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Learned some tough lessons?  Well this is a place to provide helpful tips for those who want to breed any type of fowl/game bird.  

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You need multiple pens!

Okay, I have two fowl hens and one cock.  The girls are not related, nor is the boy.  These need to be kept separate as my breeders in a pen of their own. 

A second enclosure has to be provided for any resulting offspring.  Otherwise, I am inbreeding.  Hmm.. this second mob should not be allowed to breed at all.  Eat the eggs, eat the birds or sell the birds but do not breed them. 

This also made me think about adding another two unrelated females as breeding stock in the first pen.  That would provide at least 20 eggs in the first week that could be incubated while the rest laid over that month would be eaten.  

You were wrong Andy.  You can allow the children to breed.  It's a good idea to add a male from outside every year or two.  

Keeping records and working with those records must be quite a challenge.

If incubating, you must gather eggs for a few days prior. 

Eggs will keep for at least 5 days in a cupboard inside (if above 15 degrees).  It is necessary to stock up and then incubate (if there is no broody hen) for a few days.  Once you start the incubator, you a locked into that cycle as a batch.  You can't just add an egg or two a day because you hit the stage where you need to stop turning them and up the humidity.  That's not going to work when only are few are at that stage. 

An acquaintance has set up single bachelors quarters for the young male 'table' quail,

She had problems with their infighting before she put them into separate housing, I've not seen what she did but thought you may be interested in knowing this.

For sure.  Thank you. 

Here is a few things that I have learned the hard way about Japanese quail breeding.  It's not stuff I've found on youtube or the net.  I hope it saves somebody some heart ache. 

  • Eggs can be kept for up to 5 days in a cupboard. 
  • Only breed in season (spring and summer) at home.
  • You must incubate quail eggs at 37.5 degrees with humidity 70% or over. 
  • Take the rocker out at day 15. 
  • Once they stick their little beaks through the shell (around day 18) it is perfectly acceptable to help them out of the egg by picking the shell away with a pointed knife.  You need to cut the inner membrane as well.  I just clear enough so they can push their own way out.  If you don't, most will die in the shells. 
  • Get them out of the incubator around 6 hours after hatching.  Otherwise, they will die. 
  • Make sure you have a place to put the babies with a heat source (I use a desk lamp) up one end.  They should regulate their own temperatures that way.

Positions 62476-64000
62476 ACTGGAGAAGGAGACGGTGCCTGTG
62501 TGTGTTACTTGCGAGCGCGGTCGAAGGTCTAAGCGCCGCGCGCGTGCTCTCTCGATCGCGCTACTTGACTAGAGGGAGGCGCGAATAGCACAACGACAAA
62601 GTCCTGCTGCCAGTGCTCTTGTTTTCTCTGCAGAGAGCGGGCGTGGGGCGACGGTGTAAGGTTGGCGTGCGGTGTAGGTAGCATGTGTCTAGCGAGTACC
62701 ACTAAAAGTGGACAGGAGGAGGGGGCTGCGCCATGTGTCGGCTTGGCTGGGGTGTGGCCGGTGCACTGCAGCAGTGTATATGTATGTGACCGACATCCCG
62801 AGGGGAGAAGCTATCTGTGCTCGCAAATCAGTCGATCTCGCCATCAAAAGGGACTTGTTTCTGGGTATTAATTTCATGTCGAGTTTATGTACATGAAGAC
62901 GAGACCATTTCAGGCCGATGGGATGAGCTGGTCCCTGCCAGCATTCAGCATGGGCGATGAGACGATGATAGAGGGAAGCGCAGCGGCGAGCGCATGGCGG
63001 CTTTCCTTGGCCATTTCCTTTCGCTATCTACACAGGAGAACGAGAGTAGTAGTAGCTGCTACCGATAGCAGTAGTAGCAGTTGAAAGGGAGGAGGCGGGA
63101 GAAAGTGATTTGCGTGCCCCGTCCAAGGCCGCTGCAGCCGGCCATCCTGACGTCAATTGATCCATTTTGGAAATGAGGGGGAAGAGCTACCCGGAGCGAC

• Put rocks or marbles in a lid as a watering trough.  Otherwise they will drown. 
  • Throw food (crumble) on the bottom of their pen so they learn to eat.  After a few days, put it in a lid or low bowl. 
  • Wait until the babies are fully feathered before moving them outside.  
  • Make sure their new pen is vermin proof or the rats will get them. 
  • Finally - expect to lose some.  I find nature sorts out those that are weak in the first few days.  

Quail breeding is harder than it would appear.  These are an over-domesticated animal with few instincts still in place. 

I only wish I had chooks as I found this information practical and very useful to those who do keep chooks. Lucky Things!!!!!

Old age and breeding.

I am going to make a brave call (but somewhat informed with the benefit of hindsight).  Jap quail breed well only in their first spring/summer season.  Things that I suspect impact on this are:

1. males age faster.  I sexed my birds again a few months ago and ended up very confused.  It was quite difficult to tell.  In hindsight, the males are no longer producing foam/sperm and even their "bump" is less obvious.

2.  I'm down to two eggs a day in year two.  I must have some old girls who are in menopause which isn't surprising.  

I have three cages in my pen so I am thinking about a plan of babies on top who will turn into breeders that season, oldies in cage two who produce a few eggs a day, and meat birds in cage three (excess males and old birds).  I just have to work out how to progress that plan without being killed by My Rozie. 

I've progressed to the stage that I now need to engage in flock management. 

The first 8 babies of the season are producing only 3 eggs a day.  That means that I likely have 5 boys.  4 of the 5 boys need to become meat birds while they are young, I only need the prettiest boy and the 3 girls to remain safe to produce next season.  There's a 5 bird hatch to work out after that and an 11 bird one to follow.  Quail breeding is a little more rustic than I had first assumed.   

I guess if you can't kill the boys for meat, give them away as breeders. 

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